In 1989, Michael Malbin, a student of Walter Berns and Strauss, wrote the House Minority 

Report on Iran-Contra for then minority leader Cheney. Malbin invokes the ideas of Gary 

Schmitt on unbridled “executive power” in crises who learned them from Herbert Storing, 

his teacher and one of Strauss’s first students. Using cases in constitutional law arising from 

Lincoln’s suspension of habeas corpus during the Civil War and Roosevelt’s confining of 

Japanese-Americans in concentration camps during World War II, Storing translated Strauss 

and Schmitt into the idiom of “executive power.”11 Wolfowitz’s student at Yale, I. Lewis 

Libby was special assistant to Vice-President Cheney and a prime culprit in lying about 


2009 The Author. Journal compilation C 

2009 Blackwell Publishing Ltd.

Strauss and the Principles of the Right: Alan Gilbert 81 

Iraq before his recent conviction. Cheney has thus sought out Straussian counsel for the 

past 35 years. The energy in tyrannical policies is Cheney’s, but the ideas of “prerogative” 

and “executive power” are Straussian. Schmitt and Strauss are no longer writing, but to 

paraphrase John Maynard Keynes, the words of dead theorists are on the lips of today’s neo- 

conservative – more aptly, tyrannical – politicians and at the center of today’s constitutional 



1. Kenneth Green ed., Jewish Philosophy and the Crisis of Modernity (New York: State Univeristy 

of New York, 1997), 312–13. 

2. Leo Strauss, Preface to Spinoza’s Critique of Religion (New York: Schocken, 1965), 1. 

3. Leo Strauss, “A Giving of Accounts” in Green, Jewish Philosophy, 461. 

4. L ¨ 

owith to Strauss, 28 May, 1933, Gesammelte Schriften, ed. (Heinrich and Wiebke Meier, Stuttgart:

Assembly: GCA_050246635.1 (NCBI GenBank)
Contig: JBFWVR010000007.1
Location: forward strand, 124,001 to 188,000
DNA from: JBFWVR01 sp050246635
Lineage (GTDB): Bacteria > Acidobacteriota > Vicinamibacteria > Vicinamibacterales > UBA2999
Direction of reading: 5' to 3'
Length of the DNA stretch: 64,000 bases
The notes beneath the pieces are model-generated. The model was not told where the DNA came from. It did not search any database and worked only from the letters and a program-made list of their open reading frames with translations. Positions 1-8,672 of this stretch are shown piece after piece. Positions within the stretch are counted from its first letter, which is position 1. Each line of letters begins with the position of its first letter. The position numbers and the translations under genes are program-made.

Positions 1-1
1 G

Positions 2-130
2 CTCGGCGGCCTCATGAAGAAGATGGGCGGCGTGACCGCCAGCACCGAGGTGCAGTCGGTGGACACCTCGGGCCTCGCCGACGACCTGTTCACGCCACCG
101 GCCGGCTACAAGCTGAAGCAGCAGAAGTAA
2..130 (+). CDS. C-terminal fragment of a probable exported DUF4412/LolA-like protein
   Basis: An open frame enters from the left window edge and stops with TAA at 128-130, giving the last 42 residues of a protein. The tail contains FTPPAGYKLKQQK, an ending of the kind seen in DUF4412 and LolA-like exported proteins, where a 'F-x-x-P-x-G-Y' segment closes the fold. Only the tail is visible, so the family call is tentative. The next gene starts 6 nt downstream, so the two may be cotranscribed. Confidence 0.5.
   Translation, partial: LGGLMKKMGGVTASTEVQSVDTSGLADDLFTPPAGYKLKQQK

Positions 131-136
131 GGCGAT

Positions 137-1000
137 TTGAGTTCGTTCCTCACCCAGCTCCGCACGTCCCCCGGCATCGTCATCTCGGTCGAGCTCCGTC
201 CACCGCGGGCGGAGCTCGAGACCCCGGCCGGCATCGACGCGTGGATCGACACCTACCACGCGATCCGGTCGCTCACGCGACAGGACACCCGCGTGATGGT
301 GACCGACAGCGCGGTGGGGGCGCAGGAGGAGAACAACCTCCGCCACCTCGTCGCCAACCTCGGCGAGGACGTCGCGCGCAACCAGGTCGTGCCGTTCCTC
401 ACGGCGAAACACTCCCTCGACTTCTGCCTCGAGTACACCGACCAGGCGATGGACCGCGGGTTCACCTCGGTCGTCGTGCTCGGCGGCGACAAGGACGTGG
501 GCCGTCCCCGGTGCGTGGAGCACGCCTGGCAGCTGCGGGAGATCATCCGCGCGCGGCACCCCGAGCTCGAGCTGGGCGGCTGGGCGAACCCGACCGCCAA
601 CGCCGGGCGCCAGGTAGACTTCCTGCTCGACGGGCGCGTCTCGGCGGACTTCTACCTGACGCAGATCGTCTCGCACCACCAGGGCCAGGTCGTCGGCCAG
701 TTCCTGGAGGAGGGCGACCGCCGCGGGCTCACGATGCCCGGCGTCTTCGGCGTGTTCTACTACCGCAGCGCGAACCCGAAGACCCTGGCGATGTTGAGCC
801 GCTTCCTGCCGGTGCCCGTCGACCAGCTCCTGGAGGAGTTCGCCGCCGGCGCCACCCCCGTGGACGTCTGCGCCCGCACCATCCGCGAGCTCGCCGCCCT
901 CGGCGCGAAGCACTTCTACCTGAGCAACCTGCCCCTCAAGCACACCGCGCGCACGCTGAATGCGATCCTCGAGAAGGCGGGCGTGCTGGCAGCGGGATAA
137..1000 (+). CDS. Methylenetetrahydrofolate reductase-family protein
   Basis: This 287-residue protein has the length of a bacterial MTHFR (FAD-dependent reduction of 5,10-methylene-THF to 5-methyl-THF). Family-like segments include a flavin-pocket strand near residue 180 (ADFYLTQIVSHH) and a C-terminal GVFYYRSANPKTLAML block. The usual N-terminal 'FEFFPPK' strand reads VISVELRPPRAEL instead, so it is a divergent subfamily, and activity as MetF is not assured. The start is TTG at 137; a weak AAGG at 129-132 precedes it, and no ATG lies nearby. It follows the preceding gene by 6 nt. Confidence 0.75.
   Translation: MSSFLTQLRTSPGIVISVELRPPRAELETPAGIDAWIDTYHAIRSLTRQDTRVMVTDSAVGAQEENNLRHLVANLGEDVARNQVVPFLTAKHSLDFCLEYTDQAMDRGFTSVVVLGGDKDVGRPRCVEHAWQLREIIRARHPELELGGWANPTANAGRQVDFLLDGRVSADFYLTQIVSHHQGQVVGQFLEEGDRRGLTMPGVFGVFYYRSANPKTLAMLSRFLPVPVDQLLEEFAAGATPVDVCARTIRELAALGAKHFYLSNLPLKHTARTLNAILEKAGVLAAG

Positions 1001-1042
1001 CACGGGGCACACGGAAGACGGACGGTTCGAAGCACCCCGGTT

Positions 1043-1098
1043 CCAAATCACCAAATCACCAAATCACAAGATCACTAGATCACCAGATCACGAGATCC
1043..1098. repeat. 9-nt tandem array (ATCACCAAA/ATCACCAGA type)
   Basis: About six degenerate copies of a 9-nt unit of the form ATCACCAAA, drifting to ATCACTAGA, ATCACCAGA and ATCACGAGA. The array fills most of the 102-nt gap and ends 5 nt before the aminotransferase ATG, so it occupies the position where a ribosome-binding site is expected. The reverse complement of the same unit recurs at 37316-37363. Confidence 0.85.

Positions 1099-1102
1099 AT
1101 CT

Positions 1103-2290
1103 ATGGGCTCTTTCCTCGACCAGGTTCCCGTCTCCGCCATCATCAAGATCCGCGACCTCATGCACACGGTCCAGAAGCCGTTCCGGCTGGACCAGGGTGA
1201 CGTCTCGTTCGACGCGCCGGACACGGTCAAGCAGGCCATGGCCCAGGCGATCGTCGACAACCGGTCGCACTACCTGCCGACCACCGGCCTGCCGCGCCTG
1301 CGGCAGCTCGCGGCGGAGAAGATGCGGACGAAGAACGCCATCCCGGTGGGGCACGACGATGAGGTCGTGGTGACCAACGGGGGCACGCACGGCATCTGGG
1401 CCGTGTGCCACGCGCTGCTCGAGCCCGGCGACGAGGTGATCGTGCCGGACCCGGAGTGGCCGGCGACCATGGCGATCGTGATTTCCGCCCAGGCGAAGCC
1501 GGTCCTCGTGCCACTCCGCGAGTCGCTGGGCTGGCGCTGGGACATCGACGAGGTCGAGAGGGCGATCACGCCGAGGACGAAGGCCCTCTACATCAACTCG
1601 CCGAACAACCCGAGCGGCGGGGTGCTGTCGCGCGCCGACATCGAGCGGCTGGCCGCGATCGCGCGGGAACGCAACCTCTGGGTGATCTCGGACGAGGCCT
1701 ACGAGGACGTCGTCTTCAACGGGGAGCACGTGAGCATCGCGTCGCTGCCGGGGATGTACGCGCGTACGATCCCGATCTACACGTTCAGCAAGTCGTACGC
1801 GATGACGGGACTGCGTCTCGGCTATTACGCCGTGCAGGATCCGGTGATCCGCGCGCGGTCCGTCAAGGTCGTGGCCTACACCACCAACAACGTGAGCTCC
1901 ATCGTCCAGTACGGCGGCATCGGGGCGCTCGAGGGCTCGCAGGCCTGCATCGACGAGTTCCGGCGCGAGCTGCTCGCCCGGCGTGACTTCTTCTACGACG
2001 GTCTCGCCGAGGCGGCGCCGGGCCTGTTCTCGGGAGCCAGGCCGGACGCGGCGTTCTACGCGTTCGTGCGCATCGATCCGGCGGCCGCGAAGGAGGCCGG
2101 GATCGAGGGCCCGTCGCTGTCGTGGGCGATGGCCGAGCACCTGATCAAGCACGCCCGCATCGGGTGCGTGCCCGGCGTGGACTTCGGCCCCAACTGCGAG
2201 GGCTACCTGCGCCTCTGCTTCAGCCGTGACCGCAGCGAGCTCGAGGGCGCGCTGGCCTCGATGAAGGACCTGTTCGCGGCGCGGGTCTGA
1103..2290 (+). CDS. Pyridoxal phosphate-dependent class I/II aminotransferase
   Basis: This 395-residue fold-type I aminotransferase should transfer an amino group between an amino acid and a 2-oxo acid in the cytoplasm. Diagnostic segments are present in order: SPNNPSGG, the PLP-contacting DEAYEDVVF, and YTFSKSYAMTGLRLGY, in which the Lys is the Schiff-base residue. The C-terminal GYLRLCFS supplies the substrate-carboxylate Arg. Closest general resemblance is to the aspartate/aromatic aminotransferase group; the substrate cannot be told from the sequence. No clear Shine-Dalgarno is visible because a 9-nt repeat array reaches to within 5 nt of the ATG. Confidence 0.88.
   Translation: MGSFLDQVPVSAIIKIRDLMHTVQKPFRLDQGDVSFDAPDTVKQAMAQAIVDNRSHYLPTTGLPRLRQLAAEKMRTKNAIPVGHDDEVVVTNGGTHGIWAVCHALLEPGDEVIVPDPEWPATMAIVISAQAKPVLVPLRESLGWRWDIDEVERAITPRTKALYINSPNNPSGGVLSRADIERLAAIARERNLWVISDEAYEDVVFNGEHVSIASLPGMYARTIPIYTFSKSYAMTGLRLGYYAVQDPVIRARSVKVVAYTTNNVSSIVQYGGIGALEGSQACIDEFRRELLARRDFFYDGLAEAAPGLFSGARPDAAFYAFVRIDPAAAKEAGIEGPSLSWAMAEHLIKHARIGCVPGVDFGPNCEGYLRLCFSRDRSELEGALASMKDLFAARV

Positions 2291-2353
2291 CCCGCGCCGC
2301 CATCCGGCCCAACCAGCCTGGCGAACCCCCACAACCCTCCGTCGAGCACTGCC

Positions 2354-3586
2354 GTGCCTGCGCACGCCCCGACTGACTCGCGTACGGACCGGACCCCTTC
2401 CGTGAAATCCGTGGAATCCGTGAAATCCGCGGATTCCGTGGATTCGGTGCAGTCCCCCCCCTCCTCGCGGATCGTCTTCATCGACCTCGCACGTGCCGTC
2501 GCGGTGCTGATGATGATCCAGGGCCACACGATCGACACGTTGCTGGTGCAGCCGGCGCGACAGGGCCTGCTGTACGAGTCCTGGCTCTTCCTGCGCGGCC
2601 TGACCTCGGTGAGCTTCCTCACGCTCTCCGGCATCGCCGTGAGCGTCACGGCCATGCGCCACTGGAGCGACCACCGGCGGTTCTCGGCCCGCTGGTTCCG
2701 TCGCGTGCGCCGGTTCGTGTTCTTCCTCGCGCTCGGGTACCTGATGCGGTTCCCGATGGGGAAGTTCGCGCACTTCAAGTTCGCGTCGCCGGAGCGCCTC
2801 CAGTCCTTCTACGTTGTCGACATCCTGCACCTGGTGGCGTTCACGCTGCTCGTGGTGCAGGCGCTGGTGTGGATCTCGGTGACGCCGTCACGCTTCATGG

Metzler, 2001), 626. 

5. Strauss to Robert Goldwin, 24 Dec., 1960, 13 Feb., 1961, Box 5, Folder 10, Regenstein Library, 

special collections, University of Chicago. 

6. Walter Berns to Strauss, New Haven, CN, 25 Feb., 1957, Box 1, Folder 6, ibid. Strauss did support 

George Anastaplo, his student, who refused to take a “Loyalty Oath” for the Illinois Bar. 

7. Strauss to Percy, 12 Feb., 1963, Box 5, Folder 11, ibid. 

8. I am endebted to Michael Goldfield for this comparison. 

9. See Alan Gilbert, “Enmity and Tyranny,” in American Conservatism, Nomos, Sanford Levinson 

and Melissa Williams, eds. (New York: New York University Press, forthcoming 2009). 

10. Goldwin, description of his papers, Gerald Ford Archive, Ann Arbor, Michigan. 

11. Storing, “The Presidency and the Constitution,” in Toward a More Perfect Union, ed. Herbert 

Storing and Joseph Bessette, (American Enterprise Institute Press, 1995). 

Alan Gilbert is John Evans Professor of International Studies at the University of Denver. He 

is the author of Democratic Individuality (1990), Must Global Politics Constrain Democracy? 

(1999) and Emancipation and Independence (2009 forthcoming). 


2009 The Author. Journal compilation C 

2009 Blackwell Publishing Ltd.